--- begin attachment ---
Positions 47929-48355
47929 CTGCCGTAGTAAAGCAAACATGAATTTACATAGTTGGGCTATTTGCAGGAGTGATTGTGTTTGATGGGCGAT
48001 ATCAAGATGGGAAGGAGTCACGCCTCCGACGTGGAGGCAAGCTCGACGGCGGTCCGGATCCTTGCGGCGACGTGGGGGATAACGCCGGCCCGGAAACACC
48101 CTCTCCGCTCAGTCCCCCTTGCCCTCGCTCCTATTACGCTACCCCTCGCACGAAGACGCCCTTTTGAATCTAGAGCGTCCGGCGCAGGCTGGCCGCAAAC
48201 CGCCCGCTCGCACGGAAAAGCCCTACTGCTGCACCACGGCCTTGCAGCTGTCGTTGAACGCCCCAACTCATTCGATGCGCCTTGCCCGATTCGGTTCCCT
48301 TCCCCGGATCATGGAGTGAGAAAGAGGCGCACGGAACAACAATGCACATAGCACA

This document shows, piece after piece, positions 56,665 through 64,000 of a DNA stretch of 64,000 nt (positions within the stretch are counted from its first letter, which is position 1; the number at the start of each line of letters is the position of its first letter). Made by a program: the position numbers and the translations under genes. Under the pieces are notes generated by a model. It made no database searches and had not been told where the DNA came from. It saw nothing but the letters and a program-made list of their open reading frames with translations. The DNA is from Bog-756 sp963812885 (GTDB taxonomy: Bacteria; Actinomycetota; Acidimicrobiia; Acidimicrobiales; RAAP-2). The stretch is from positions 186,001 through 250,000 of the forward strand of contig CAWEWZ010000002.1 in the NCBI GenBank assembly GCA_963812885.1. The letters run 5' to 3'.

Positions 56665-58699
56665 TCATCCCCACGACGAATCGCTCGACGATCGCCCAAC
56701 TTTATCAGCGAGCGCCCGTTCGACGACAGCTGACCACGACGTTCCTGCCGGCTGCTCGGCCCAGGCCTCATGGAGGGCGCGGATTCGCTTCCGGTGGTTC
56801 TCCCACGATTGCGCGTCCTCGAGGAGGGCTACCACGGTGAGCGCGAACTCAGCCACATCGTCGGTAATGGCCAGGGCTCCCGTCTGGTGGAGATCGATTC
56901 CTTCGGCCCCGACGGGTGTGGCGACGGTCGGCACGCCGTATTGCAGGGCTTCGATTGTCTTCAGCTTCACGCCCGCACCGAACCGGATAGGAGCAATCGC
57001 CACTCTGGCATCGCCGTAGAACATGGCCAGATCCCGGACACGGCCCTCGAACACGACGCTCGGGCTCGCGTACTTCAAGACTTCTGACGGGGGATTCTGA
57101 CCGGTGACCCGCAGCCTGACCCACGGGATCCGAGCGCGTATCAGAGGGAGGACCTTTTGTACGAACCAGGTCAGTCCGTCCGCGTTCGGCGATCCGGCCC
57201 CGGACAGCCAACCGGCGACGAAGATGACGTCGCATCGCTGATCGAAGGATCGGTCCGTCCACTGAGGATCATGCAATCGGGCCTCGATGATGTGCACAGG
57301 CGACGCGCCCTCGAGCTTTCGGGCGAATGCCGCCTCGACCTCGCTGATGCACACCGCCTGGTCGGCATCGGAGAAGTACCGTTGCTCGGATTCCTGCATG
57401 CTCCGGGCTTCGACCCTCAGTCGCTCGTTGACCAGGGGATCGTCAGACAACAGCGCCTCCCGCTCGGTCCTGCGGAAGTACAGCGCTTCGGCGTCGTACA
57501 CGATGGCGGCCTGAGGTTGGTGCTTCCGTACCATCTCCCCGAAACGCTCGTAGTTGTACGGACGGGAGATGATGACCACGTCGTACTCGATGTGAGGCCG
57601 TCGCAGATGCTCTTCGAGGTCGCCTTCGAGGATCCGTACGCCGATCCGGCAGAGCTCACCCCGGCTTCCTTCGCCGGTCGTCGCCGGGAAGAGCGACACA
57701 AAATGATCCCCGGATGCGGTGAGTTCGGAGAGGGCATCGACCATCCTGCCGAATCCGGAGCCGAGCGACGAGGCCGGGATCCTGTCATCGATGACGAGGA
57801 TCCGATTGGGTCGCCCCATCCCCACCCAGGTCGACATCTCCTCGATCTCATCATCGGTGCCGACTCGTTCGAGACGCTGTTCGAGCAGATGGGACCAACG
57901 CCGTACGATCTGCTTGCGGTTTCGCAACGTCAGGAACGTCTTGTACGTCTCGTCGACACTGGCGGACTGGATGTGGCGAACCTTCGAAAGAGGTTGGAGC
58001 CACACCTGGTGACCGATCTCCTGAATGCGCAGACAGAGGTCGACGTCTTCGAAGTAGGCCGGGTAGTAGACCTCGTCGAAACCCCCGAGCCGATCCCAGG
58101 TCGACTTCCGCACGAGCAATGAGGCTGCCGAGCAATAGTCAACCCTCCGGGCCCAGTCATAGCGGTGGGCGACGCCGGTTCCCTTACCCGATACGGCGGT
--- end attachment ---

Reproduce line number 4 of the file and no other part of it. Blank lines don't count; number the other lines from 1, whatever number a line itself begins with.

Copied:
48101 CTCTCCGCTCAGTCCCCCTTGCCCTCGCTCCTATTACGCTACCCCTCGCACGAAGACGCCCTTTTGAATCTAGAGCGTCCGGCGCAGGCTGGCCGCAAAC